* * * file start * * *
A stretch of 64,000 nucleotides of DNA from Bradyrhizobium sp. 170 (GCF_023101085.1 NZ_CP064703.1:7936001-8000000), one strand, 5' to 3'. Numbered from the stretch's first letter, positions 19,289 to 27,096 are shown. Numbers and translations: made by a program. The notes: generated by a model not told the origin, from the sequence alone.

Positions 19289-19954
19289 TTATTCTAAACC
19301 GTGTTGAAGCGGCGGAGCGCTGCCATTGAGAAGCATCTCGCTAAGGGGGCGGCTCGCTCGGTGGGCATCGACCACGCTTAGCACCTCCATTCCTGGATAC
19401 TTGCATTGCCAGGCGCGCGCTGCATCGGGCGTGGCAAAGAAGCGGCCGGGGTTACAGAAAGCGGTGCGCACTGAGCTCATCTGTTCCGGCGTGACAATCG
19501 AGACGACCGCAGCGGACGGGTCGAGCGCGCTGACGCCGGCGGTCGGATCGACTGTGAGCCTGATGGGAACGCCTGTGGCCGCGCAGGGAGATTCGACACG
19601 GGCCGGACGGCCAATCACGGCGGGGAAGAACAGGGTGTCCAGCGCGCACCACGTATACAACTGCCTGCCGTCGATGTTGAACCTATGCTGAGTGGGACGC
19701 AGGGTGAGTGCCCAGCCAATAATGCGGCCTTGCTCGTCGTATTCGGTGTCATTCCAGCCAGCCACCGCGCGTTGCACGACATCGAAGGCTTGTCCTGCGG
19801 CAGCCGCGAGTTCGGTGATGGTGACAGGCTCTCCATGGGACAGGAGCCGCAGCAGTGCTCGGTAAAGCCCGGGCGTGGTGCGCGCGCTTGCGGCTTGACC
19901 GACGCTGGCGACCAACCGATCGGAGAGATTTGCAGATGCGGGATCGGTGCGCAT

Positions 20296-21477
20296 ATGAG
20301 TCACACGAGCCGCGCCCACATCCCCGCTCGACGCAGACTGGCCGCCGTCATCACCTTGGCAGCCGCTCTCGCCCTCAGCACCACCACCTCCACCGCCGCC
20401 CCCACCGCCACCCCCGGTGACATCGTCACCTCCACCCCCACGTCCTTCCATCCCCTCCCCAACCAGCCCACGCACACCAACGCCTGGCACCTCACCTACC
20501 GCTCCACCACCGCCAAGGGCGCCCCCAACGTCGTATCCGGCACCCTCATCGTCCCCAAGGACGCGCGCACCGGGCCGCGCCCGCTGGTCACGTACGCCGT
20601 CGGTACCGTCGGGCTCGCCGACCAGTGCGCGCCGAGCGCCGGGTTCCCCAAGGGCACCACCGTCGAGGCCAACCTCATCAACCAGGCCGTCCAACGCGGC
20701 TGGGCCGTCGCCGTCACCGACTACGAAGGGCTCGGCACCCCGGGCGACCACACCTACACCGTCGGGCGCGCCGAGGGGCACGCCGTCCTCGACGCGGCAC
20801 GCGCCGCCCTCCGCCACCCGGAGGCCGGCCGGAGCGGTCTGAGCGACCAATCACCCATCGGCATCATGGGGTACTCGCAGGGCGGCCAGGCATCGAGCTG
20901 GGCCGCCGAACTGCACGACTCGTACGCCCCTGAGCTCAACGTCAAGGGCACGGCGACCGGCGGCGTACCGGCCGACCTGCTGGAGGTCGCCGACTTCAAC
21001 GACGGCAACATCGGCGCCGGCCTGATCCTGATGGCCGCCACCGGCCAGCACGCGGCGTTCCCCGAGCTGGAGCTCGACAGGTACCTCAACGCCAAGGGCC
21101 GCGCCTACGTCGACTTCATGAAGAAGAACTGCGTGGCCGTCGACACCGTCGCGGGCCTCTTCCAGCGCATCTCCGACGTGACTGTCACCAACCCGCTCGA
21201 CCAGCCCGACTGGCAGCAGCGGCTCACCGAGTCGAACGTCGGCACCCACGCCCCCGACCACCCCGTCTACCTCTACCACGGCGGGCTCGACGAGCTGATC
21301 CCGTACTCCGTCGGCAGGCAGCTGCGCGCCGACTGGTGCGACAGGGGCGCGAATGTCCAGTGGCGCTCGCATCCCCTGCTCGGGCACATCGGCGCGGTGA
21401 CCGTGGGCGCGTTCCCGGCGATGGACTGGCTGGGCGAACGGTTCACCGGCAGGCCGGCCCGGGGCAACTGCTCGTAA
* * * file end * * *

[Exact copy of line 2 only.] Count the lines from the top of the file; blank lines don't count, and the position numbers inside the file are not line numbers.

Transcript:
Positions 19289-19954